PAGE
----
There’s a story in that forward about a social worker who decided to remove a child from her mother, even though there were no signs of abuse or neglect, because the mother had been abused as a child and “everybody knows” that abused children grow up to be abusers.

I have my doubts that the mother in that case would have found it comforting that the “real scientists” in psychology know better.  It isn’t the real scientists either she, or we, have to deal with.

But my interest in writing about all that stuff got sidetracked sometime yesterday when I came across a paragraph in the most astoundingly idiotic “chapter” (the book calls the individual essays “chapters”) in the book.

Because the chapters are written by individual people or groups of people, the quality of the work presented varies wildly from one chapter to the next. 

Even so, most of the chapters are good faith attempts to present actual science, complete with real peer-reviewed studies, presentations of protocols and references to replicated research, and lots of math.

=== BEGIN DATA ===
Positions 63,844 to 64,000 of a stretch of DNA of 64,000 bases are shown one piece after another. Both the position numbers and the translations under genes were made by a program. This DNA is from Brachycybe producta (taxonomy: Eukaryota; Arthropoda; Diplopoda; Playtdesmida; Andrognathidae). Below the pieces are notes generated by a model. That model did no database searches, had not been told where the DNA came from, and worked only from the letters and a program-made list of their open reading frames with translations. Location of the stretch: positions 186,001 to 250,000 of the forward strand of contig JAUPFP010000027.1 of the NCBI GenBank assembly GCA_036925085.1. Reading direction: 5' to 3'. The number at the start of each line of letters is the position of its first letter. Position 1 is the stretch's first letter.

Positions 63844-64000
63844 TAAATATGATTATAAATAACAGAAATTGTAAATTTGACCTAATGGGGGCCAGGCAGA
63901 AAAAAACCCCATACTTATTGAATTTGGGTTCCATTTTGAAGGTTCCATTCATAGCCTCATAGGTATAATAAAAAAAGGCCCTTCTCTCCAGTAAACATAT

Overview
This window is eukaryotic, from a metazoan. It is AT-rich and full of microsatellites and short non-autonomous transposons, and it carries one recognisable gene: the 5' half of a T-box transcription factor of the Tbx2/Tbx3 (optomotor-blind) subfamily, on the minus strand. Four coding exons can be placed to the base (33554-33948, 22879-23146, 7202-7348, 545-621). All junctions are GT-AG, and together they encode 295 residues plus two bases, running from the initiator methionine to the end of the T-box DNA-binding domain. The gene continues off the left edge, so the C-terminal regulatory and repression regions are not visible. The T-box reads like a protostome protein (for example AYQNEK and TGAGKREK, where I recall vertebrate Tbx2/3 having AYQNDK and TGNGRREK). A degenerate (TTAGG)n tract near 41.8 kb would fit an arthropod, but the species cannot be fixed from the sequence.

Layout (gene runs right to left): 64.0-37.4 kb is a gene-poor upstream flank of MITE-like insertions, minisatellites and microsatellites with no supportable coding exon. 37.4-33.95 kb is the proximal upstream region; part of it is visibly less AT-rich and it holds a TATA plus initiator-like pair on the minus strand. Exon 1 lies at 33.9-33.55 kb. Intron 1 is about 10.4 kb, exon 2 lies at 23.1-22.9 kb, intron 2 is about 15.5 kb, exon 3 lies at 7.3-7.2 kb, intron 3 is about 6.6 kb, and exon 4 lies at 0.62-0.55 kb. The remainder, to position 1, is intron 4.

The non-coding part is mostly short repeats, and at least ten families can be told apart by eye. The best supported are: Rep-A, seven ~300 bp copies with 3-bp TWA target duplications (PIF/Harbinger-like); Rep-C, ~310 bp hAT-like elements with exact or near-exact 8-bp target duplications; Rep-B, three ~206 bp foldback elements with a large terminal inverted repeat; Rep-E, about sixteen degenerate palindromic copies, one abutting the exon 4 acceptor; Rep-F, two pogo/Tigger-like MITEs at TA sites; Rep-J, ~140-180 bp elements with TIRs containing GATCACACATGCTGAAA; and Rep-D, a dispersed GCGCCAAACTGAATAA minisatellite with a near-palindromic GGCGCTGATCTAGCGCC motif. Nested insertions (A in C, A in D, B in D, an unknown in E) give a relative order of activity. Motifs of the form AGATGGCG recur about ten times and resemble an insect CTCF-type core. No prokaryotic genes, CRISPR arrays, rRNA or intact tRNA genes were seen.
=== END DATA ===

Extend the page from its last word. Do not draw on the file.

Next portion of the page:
Some of this is interesting and well written.  Some of it is leaden and boring.  I’d recommend Chapter 7, “New Age Therapies,” by Margaret Thaler Singer and Abraham Nievod, to anybody and everybody, for the thing about the duck alone. 

And I congratulated the writers for being able to maintain the prose equivalent of straight faces while writing about–well, the duck.  And alien abduction therapy.  And…

Then we get to Chapter 15, “Commercializing Mental Health Issues: Entertainment, Advertising, and Psychological Advice,” by Nona Wilson–and here, I was stopped dead in  my tracks.

 There is a list of all the contributors to the volume at the front, along with their institutional affiliations, but not their educational background.